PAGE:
Potato (Solanum tuberosum) is one of the most important crops in the world today. Potato produces more protein and calories per unit area, per unit time, and per unit of water than any other major plant food.
In Eritrea, potato is an important, high nutritional value and popular food crop for consumers and a cash crop to growers. The potato grows well in all the high altitude areas, midlands and low lands in the cool months of the year under various soil types, and is grown by subsistence and commercial farmers.
Recently, the Ministry of Agriculture of Eritrea estimated that a total of 2,970 hectares of land is under potato cultivation. The potato crop is one of the priority crops that has been targeted for development in the Medium Term Plan and Strategy of the National Agricultural Research Institute of Eritrea.
The current national average yield is low, around 12.5 tons/ha. A significant factor contributing to these low yields is the heavy infestation of seed potatoes with virus. The nutritional and economic value, in addition to the favorable climate of the country, justifies efforts to address constraints of the under-utilized productive capacity of the crop.
Some of the constraints that were identified in the highlands and midlands included: weak seed variety, prevalence of viral diseases, high cost of inputs, limited access to extension services, unreliable weather, and low produce price, lack of storage facilities and seed provision systems.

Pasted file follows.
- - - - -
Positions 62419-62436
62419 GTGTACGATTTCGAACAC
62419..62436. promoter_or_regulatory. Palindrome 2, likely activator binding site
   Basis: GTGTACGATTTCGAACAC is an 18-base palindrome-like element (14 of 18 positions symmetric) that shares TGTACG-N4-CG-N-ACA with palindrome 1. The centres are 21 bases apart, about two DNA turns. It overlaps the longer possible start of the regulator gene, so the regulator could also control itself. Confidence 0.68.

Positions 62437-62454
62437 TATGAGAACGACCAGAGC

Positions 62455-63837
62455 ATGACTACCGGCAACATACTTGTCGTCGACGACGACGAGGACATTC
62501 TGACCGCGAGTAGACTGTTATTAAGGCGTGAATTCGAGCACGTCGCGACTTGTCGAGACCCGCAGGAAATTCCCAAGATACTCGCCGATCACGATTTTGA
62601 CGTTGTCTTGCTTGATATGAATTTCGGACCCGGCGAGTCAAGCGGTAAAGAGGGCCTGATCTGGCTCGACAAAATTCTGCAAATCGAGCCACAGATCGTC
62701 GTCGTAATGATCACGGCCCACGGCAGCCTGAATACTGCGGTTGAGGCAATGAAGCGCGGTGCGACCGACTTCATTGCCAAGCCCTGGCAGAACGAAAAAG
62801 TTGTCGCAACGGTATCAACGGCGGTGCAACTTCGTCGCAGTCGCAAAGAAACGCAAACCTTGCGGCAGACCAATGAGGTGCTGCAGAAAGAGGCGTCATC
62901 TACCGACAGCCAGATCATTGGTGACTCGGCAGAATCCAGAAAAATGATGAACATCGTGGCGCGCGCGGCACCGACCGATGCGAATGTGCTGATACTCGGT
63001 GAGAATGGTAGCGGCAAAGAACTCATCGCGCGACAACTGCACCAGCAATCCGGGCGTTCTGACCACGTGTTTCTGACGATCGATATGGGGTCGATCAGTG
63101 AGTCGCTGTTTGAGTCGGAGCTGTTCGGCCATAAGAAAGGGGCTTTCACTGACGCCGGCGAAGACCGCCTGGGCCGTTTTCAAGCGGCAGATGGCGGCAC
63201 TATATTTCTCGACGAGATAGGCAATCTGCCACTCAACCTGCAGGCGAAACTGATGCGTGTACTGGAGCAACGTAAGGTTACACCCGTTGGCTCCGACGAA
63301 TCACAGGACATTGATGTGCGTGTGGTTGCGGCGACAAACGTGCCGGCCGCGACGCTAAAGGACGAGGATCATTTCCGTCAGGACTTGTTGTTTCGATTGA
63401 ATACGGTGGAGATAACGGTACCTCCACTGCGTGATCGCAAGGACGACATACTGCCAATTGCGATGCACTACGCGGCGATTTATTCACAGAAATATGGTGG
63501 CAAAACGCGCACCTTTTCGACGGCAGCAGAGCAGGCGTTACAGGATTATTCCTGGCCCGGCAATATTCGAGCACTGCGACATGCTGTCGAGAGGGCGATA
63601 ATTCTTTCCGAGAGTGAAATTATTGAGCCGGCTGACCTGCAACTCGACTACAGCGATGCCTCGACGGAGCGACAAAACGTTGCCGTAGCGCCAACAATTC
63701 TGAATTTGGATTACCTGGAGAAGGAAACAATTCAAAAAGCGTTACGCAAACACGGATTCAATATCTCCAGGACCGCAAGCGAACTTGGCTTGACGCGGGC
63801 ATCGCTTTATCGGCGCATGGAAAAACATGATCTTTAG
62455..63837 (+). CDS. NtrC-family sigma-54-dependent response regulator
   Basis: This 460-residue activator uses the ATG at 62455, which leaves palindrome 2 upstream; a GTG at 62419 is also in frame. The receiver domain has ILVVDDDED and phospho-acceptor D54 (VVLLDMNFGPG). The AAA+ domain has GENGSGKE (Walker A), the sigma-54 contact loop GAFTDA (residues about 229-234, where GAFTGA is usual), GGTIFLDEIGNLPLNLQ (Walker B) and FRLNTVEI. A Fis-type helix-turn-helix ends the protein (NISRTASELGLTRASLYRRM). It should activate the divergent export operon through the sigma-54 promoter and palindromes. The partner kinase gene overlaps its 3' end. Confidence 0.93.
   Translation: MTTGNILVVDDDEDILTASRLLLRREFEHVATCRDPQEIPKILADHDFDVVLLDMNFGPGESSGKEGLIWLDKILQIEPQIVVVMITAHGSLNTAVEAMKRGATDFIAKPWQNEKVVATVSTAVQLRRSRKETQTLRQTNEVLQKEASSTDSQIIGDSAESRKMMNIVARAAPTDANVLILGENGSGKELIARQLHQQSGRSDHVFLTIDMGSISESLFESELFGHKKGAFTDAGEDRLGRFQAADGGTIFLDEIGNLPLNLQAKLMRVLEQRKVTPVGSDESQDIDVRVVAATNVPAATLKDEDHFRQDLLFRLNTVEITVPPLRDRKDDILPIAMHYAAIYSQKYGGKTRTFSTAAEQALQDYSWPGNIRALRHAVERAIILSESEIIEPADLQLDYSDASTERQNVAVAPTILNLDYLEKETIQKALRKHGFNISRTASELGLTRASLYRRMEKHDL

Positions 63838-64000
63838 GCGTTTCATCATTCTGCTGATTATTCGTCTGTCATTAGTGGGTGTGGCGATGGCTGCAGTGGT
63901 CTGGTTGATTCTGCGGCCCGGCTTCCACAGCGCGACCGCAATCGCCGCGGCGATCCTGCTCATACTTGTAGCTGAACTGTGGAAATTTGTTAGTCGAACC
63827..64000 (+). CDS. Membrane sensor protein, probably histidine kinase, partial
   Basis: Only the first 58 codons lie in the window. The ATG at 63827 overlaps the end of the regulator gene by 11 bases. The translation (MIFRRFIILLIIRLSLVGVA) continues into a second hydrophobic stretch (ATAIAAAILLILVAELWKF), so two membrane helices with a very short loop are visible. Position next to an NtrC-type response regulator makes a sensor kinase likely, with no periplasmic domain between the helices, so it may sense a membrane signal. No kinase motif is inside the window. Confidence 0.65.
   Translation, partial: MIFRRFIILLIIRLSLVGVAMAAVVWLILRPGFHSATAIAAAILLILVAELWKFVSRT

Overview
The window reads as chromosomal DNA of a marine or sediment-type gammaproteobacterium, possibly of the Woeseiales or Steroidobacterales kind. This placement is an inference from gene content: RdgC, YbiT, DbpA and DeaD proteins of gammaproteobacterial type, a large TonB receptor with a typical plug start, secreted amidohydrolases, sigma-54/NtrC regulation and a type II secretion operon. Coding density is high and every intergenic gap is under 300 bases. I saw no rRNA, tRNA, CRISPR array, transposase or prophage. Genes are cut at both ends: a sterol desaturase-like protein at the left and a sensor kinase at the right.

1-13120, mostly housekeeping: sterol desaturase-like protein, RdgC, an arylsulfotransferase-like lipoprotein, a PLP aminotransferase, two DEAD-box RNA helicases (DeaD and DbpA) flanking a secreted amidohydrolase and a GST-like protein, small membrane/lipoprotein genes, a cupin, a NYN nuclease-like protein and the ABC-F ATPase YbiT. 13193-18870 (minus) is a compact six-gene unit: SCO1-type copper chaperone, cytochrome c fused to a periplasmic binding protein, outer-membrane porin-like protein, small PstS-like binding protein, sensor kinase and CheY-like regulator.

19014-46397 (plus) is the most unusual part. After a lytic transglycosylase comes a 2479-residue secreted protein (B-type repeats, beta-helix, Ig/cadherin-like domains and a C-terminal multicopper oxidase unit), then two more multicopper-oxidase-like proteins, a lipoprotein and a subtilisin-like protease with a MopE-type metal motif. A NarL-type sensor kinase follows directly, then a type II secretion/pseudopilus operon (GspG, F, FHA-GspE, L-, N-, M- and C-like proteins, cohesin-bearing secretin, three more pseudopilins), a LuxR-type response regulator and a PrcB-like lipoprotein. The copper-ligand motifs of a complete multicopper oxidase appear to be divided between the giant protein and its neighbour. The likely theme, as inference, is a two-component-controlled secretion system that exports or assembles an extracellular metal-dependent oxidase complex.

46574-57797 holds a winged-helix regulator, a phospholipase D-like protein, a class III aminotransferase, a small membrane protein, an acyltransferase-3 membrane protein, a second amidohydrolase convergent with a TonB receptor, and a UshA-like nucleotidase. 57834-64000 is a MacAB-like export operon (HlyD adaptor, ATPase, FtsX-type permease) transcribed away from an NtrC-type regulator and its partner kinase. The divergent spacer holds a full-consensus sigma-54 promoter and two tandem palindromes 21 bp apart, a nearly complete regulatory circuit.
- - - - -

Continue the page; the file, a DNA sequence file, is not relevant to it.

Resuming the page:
In addressing the intensification drivers, the consortium team in Eritrea, including members from Ireland (Teagasc, Vita), promotes food security at national and regional levels through access to a reliable source of potato tubers (seed), which in turn improves household incomes of beneficiary farmers.
The focus of the project is on developing a scale model of a seed potato system, seed multiplication, tissue culture development and upskilling of research and extension staff. The annual national seed potato requirement, based on the most recent area estimate, is over 3,000 tones which would cost about USD 2.1 Million, which is beyond what the Government can afford.
In the absence of any seed provision system, the normal practice is for farmers to either save the smallest sized tubers for seed in the next season or to simply buy small tubers left over from the vegetable market. This new consortium will strengthen ongoing work supported by Teagasc and Vita in addressing intensification drivers associated with the potato crop in Eritrea.